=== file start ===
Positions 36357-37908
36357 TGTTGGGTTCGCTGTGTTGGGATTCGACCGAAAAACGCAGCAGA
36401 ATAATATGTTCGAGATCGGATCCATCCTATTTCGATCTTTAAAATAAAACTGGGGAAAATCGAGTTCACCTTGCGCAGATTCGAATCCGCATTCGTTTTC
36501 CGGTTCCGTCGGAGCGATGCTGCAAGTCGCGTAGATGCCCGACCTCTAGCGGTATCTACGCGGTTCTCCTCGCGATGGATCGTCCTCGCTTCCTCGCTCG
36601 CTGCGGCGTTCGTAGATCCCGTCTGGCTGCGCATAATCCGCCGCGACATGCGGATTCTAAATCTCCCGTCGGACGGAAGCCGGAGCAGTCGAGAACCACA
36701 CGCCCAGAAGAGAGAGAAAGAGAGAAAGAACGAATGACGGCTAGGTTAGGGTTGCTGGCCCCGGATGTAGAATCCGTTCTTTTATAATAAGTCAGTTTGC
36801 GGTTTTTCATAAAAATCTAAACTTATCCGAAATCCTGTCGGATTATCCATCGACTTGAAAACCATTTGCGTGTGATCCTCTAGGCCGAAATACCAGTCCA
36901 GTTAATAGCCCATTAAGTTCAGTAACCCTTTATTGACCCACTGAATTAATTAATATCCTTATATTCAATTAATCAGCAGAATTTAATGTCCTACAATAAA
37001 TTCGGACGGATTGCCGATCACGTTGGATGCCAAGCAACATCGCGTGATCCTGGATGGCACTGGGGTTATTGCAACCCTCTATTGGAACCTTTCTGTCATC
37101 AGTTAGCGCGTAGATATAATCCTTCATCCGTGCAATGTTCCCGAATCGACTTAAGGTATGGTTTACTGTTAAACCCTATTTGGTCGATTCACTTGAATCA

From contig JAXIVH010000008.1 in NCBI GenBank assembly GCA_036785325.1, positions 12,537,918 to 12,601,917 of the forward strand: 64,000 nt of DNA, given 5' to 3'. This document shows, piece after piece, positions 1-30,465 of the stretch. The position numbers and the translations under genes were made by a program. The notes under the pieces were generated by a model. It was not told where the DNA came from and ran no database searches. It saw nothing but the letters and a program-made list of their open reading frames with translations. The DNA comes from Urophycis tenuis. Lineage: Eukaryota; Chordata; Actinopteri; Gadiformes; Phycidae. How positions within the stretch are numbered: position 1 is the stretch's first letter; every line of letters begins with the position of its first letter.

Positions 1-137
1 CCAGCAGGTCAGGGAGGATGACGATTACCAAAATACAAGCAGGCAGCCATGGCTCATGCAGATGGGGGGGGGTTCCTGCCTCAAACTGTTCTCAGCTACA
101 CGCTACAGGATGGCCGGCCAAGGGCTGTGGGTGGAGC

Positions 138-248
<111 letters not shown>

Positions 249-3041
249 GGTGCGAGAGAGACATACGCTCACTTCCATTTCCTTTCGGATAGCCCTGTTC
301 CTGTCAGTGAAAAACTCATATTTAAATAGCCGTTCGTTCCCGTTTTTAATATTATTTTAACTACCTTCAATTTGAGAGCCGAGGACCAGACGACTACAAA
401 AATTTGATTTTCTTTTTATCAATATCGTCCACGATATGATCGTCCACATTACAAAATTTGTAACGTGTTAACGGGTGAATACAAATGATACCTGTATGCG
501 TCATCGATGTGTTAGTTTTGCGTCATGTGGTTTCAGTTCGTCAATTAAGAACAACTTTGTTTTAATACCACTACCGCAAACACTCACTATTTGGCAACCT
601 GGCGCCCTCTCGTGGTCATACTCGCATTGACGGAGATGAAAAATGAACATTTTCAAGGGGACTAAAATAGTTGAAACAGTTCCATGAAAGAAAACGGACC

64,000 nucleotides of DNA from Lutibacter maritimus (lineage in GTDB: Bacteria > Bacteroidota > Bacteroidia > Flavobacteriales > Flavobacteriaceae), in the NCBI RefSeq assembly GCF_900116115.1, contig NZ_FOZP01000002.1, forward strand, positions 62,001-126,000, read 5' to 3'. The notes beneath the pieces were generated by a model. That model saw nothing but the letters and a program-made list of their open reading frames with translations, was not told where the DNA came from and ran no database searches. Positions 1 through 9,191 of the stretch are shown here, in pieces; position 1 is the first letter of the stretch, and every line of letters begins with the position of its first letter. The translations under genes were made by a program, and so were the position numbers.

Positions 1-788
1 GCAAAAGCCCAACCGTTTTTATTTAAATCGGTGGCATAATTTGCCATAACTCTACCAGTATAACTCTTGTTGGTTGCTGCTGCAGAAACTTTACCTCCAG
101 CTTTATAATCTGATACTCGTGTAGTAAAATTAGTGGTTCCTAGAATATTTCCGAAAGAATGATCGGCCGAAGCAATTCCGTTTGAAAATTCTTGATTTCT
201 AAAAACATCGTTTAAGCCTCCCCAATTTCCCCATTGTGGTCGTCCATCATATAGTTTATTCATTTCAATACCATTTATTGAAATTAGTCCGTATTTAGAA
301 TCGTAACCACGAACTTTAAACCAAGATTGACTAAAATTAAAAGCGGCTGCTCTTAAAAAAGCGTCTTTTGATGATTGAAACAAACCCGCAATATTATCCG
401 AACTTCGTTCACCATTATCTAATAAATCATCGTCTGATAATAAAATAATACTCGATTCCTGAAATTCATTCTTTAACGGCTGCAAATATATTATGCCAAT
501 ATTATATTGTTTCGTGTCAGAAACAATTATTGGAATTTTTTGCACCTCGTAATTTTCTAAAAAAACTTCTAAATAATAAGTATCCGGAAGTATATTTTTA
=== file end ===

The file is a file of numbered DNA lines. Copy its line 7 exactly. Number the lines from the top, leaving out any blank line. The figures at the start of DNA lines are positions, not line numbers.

36801 GGTTTTTCATAAAAATCTAAACTTATCCGAAATCCTGTCGGATTATCCATCGACTTGAAAACCATTTGCGTGTGATCCTCTAGGCCGAAATACCAGTCCA